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Title: John Masefield (1878-1967) : a comprehensive bibliography
Author: Errington, Philip William
ISNI:       0000 0000 5337 9086
Awarding Body: University of London
Current Institution: University College London (University of London)
Date of Award: 2000
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The core of the electronic thesis comprises a descriptive bibliography of John Masefield (1878-1967) including books and pamphlets entirely by Masefield, collections of letters, books edited or with contributions by the author, and anthologies. Contributions to periodicals are considered, in addition to entirely new areas within Masefield bibliography: privately printed poetry cards, translations, broadcasts and recordings. An extensive section also considers manuscripts and letters. The thesis is constructed in HyperText Markup Language (HTML) and demonstrates several computer applications within the discipline of bibliography. The paper-based introduction supplies a publishing context by presenting a narrative history of Masefield's publishing career, in which author-publisher relations are examined. The issue of self re-invention is addressed with new evidence about the author's suppression of published work and statements which reveal his intentions. This concludes that Masefield was unable to suppress certain work, failed to respond to the publishing climate and inadequate self-perception may have damaged his reputation. An investigation of Masefield's literary agent, C.F. Cazenove, demonstrates a successful commercial relationship during the infancy of literary agencies; however, an examination of private publications and presses also shows Masefield's interest in non-commercial publishing. There is also a consideration of the writer accepting publishing advice from Shaw and Hardy. A new chronology of works in the period before 1911 has been produced through an assimilation of bibliographical and manuscript research. The second part of the introduction, after assessing previous Masefield bibliographies, considers the electronic aspect of the thesis, discussing several issues concerning computer applications within bibliography. In addition to addressing aspects of bibliographical methodology, it states that the project is only viable in an electronic form if the comprehensiveness and applications of the thesis are not to be lost.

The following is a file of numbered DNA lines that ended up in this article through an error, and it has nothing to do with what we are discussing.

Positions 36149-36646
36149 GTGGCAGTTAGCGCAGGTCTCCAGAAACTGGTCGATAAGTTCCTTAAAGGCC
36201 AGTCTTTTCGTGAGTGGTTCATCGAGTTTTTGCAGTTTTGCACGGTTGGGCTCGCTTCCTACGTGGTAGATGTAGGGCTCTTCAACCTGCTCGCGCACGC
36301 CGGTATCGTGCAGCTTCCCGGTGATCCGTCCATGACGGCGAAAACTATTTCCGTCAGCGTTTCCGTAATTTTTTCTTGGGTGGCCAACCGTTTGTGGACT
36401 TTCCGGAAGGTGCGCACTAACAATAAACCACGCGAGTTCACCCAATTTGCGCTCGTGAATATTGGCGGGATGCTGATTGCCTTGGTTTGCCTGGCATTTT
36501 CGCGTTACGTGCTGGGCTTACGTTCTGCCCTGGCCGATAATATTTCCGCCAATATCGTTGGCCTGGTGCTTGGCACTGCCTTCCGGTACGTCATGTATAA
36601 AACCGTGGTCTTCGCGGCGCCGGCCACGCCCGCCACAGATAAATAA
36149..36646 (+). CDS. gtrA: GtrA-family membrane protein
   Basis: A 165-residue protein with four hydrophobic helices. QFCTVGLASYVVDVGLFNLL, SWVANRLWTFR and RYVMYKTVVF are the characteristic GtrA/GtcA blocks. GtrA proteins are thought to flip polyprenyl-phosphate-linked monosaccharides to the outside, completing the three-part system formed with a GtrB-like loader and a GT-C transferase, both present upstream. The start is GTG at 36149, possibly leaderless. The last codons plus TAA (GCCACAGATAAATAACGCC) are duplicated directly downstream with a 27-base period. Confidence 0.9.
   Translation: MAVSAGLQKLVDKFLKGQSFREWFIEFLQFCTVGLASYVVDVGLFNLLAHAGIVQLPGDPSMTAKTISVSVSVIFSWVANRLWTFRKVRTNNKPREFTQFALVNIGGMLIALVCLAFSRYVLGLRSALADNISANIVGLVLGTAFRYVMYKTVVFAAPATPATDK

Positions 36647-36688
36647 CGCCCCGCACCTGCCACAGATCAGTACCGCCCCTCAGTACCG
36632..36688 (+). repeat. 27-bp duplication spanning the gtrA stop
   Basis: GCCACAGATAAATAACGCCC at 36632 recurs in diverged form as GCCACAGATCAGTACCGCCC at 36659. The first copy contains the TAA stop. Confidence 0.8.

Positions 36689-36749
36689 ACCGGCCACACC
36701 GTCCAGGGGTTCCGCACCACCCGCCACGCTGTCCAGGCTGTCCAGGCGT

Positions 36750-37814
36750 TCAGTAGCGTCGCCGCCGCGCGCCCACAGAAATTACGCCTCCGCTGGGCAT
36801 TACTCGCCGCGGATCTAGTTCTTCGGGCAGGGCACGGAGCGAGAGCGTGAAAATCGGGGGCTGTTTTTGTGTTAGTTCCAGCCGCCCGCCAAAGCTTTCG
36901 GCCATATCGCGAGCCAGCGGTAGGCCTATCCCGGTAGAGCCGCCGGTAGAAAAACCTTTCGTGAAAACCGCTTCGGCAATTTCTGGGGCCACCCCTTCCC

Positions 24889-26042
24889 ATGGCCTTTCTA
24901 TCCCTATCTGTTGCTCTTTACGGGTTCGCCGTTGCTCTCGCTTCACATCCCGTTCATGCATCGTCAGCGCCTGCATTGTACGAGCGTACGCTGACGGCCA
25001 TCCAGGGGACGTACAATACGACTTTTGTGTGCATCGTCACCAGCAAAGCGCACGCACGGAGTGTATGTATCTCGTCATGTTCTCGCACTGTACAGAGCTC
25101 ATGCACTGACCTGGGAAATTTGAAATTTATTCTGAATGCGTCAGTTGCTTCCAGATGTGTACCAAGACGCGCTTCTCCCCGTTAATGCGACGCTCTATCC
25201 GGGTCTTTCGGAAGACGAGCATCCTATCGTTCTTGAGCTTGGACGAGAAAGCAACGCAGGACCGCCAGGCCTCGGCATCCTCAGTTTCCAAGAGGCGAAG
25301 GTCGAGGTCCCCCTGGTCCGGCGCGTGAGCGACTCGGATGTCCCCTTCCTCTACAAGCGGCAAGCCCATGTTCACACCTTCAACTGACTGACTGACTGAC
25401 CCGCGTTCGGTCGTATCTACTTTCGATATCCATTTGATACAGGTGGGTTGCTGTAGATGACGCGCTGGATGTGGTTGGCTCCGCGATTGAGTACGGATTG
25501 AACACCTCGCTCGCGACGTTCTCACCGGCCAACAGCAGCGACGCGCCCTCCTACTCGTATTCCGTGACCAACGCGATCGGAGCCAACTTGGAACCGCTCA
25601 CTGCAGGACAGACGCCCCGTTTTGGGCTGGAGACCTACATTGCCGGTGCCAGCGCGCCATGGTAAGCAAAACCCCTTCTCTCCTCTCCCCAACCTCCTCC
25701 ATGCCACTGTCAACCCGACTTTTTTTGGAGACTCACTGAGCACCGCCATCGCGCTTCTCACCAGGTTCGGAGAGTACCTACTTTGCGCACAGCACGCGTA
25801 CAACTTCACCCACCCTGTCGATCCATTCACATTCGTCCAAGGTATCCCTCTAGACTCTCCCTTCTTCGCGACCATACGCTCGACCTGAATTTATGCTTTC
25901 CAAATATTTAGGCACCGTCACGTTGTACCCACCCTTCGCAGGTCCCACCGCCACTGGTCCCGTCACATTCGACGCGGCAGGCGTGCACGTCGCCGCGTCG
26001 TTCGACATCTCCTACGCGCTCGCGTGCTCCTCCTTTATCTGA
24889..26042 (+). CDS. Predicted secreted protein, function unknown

Supervisor: Not available Sponsor: Not available
Qualification Name: Thesis (Ph.D.) Qualification Level: Doctoral
EThOS ID:  DOI: Not available
Keywords: Literature